Storms uncover ancient trees
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Storms uncover ancient trees
The remains of 10,000-year-old trees have been uncovered on a Pembrokeshire beach by the recent storms.

The clean-up on the coast park revealed remnants of the ancient woodland at Newgale.

They form part of a forest which experts say would have been used by hunter gatherers.

Elsewhere in Wales the storms have uncovered two Georgian cannon in Porthcawl and a 19th Century bath house in Aberystwyth.

Phil Bennett, heritage manager for Pembrokeshire Coast National Park Authority, said the woodland was an important find.

We've known of the existence of this forest for many years but I, for one, have never seen it so close to the road," he said.

"The storms and high seas have pushed the pebble bank back and scoured the sand, exposing the remains of this woodland.

"We have been able to identify some recognisable timbers from the Mesolithic [about 11,600 years ago] period.

"Ten thousand years ago this woodland area would have been visited by hunter gatherer bands from time to time, looking for game and collecting edible plants, nuts and berries as these resources became available during the year."

The site was found as work began to clear the road through Newgale which was left covered with debris following the storms.

The local authority is covering some of the exposed trees with pebbles to stop them from drying out the sun.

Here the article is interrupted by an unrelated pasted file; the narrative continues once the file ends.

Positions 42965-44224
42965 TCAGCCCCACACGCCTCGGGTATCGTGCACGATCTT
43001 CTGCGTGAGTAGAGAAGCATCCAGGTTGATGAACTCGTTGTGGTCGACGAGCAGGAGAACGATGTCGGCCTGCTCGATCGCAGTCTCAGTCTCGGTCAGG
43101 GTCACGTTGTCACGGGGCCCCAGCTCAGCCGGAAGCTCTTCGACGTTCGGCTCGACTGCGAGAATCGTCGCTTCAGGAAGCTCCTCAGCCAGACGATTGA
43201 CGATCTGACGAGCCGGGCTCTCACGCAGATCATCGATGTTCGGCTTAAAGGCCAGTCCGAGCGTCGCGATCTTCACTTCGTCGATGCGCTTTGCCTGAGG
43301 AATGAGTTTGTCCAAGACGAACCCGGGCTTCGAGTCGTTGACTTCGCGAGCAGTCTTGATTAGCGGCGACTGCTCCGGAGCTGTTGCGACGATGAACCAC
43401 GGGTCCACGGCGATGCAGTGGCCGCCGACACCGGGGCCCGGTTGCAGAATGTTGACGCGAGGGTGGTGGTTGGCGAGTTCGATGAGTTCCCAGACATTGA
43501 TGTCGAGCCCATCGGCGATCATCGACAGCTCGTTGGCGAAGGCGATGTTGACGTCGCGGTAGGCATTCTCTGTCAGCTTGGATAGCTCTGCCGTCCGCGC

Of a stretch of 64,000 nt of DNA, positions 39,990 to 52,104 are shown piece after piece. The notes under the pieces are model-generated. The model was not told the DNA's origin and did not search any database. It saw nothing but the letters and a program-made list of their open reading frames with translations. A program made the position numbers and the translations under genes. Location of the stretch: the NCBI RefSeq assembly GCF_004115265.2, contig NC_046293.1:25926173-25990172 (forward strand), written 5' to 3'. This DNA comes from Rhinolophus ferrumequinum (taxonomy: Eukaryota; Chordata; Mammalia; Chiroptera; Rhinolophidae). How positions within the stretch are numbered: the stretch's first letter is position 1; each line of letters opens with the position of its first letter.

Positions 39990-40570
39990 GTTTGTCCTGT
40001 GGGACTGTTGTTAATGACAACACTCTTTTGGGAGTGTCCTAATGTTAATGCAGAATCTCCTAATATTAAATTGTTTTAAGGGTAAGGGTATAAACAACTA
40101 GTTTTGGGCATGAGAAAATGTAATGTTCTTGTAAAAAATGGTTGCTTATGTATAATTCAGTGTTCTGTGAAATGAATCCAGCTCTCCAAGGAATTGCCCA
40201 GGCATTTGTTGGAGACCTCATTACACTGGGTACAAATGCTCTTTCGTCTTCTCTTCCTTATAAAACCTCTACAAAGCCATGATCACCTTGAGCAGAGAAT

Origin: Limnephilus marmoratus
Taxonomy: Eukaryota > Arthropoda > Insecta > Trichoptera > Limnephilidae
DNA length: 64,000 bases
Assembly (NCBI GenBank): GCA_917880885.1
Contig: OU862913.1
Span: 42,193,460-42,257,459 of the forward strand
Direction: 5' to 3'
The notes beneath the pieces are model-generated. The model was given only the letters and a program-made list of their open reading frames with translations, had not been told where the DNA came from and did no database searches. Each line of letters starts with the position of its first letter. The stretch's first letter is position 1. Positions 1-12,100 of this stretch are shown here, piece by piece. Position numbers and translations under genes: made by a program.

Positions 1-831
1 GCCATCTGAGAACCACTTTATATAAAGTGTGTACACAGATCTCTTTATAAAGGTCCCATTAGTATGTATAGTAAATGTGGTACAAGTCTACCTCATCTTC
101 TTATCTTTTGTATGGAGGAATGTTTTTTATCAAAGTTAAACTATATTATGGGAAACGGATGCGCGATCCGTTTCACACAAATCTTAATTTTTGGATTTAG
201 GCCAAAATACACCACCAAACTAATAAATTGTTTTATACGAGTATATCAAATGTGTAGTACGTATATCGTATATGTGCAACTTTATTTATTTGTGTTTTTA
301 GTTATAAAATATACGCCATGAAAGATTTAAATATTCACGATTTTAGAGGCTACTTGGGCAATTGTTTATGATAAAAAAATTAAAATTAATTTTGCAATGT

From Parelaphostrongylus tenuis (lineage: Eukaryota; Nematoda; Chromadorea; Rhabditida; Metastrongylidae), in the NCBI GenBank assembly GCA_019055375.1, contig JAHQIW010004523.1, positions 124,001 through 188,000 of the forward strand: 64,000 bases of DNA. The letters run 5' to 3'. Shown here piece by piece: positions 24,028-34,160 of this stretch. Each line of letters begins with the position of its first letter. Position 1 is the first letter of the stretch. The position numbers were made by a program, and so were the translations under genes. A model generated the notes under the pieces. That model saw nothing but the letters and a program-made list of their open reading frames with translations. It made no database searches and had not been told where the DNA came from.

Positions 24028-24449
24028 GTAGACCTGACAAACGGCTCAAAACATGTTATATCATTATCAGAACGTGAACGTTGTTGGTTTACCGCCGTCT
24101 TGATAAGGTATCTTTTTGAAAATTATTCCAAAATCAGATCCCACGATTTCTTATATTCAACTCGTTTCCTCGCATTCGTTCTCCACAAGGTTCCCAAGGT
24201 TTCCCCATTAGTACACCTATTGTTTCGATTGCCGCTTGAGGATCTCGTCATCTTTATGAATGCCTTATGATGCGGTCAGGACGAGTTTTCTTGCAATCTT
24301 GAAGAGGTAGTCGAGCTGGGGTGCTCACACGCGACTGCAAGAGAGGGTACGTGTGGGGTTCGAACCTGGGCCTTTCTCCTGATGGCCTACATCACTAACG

National park archaeologist Pete Crane advised the council restore the pebble bank on top of the remains to help preserve them.

Mr Bennett added: "It's really important that people are aware of how fragile these remains are and understand that unless we protect them they will be gone forever."

In Aberystwyth the remains of a bath house dating back to 1810 was found following the collapse of the town's seafront Victorian shelter.

In Porthcawl two cannon were discovered by dog walkers on Pink Bay, and are believed to date back to 18th Century or the early 19th Century.



Quote:The remains of animals and Mesolithic tools have been found in these deposits. These include an Auroch, which is an ancient cow and is the ancestor of all modern cows, a pig, a roe deer, a red deer antler and a brown bear jaw

At Lydstep Haven, a pair of broken flint microliths were found by the neck vertebrae of a pig. This pig may have been injured, but not caught by its Mesolithic hunters and subsequently died in the forest. A tree trunk fell on its remains, preserving it, and the microliths in situ. This find has been dated to about 6000 BC.

2014 Jan 14 20:16
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